A new three minute video from Science@NASA takes a closer look at asteroid 1998 QE2 and its moon as it passed by Earth in early June.
In this movie, each of the individual images required about five minutes of data collection by the Goldstone radar. At the time of the observations on June 1st, asteroid 1998 QE2 was about 3.75 million miles (6 million kilometers) from Earth. The resolution is about 125 feet (38 meters) per pixel.
Scientists working with NASA’s 230-foot-wide (70-meter) Deep Space Network antenna at Goldstone, California, have released a new and improved movie clip of near-Earth asteroid 1998 QE2 and its moon. The 55 individual images used in the movie were generated from data collected at Goldstone on June 1, 2013.
The asteroid’s satellite, or moon, is approximately 2,000 feet (600 meters) wide, has an elongated appearance, and completes a revolution around its host body about once every 32 hours. At any point during its orbit, the maximum distance between the primary body and moon is about 4 miles (6.4 kilometers). Similar to our moon, which always points the same “face” at Earth, the asteroid’s satellite appears to always show the same portion of its surface to the primary asteroid. This is called “synchronous rotation.”
The radar data indicate the main, or primary body, is approximately 1.9 miles (3 kilometers) in diameter and has a rotation period of about five hours. This makes 1998 QE2 one of the slowest (with respect to its rotation) and largest binaries that have been observed by planetary radar. In the near-Earth population, about 16 percent of asteroids that are about 655 feet (200 meters) or larger are binary or triple systems.
Each of the individual images obtained on June 1, 2013, required about five minutes of data collection by the Goldstone radar. At the time of the observations that day, asteroid 1998 QE2 was about 3.75 million miles (6 million kilometers) from Earth. The resolution is about 125 feet (38 meters) per pixel.
The trajectory of asteroid 1998 QE2 is well understood. The closest approach of the asteroid occurred on May 31 at 1:59 p.m. PDT (4:59 p.m. EDT / 20:59 UTC), when the asteroid got no closer than about 3.6 million miles (5.8 million kilometers), or about 15 times the distance between Earth and the moon. This was the closest approach the asteroid will make to Earth for at least the next two centuries.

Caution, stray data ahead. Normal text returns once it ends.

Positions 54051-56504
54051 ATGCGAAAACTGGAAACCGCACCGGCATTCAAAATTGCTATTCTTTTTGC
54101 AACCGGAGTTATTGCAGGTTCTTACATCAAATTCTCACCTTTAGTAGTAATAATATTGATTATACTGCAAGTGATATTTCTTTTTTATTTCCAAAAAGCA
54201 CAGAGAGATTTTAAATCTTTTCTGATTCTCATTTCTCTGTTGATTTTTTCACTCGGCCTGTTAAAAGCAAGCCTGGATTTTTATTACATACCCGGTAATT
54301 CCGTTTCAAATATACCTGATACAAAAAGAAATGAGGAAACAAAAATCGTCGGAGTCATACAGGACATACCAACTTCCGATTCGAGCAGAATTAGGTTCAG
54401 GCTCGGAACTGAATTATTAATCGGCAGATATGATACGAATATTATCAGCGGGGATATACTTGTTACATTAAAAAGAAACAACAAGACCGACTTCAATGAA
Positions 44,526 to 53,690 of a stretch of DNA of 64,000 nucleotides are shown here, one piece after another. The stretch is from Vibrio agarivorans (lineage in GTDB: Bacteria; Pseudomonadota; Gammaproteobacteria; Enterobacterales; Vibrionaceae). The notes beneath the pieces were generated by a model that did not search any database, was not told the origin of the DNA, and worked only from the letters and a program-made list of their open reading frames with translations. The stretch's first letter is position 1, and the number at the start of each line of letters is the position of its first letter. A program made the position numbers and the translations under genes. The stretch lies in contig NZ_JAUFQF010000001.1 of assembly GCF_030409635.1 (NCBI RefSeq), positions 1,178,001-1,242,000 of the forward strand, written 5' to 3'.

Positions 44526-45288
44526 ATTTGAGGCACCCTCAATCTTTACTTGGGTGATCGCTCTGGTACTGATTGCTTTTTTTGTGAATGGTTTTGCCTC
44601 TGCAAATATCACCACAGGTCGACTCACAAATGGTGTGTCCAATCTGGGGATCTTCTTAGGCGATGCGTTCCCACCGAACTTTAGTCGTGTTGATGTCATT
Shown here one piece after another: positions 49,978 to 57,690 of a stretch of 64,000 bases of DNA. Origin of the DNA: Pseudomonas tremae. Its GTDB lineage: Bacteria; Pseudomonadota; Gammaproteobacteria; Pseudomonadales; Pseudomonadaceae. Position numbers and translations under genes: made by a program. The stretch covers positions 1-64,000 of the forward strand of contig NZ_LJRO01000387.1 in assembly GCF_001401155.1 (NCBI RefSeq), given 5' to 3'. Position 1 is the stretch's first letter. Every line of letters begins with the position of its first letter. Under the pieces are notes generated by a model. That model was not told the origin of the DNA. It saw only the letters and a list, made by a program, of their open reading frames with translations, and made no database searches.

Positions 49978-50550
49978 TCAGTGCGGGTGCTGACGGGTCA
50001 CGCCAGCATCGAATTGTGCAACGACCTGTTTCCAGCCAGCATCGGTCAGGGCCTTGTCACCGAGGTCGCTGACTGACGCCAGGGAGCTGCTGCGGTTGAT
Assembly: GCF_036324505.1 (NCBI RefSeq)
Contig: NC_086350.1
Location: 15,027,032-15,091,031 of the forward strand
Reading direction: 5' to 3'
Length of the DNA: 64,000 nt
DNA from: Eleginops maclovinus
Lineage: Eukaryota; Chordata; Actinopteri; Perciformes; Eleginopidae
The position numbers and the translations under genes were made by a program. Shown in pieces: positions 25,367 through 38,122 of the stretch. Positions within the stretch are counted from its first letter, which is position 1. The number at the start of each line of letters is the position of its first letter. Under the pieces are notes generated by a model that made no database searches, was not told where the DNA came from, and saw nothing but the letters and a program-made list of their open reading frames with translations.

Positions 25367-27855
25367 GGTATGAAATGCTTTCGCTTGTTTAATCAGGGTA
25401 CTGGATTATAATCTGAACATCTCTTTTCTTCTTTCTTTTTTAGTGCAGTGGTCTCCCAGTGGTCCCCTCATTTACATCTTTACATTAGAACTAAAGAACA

Asteroid 1998 QE2 was discovered on August 19, 1998, by the Massachusetts Institute of Technology Lincoln Near Earth Asteroid Research (LINEAR) program near Socorro, New Mexico.
NASA places a high priority on tracking asteroids and protecting our home planet from them. In fact, the United States has the most robust and productive survey and detection program for discovering near-Earth objects. To date, U.S. assets have discovered more than 98 percent of the known Near-Earth Objects.
In 2012, the Near-Earth Object budget was increased from $6 million to $20 million. Literally dozens of people are involved with some aspect of near-Earth object research across NASA and its centers. Moreover, there are many more people involved in researching and understanding the nature of asteroids and comets, including those objects that come close to Earth, plus those who are trying to find and track them in the first place.
In addition to the resources NASA puts into understanding asteroids, it also partners with other U.S. government agencies, university-based astronomers, and space science institutes across the country that are working to track and better understand these objects, often with grants, interagency transfers and other contracts from NASA.
NASA’s Near-Earth Object Program at NASA Headquarters, Washington, manages and funds the search, study, and monitoring of asteroids and comets whose orbits periodically bring them close to Earth. JPL manages the Near-Earth Object Program Office for NASA’s Science Mission Directorate in Washington. JPL is a division of the California Institute of Technology in Pasadena.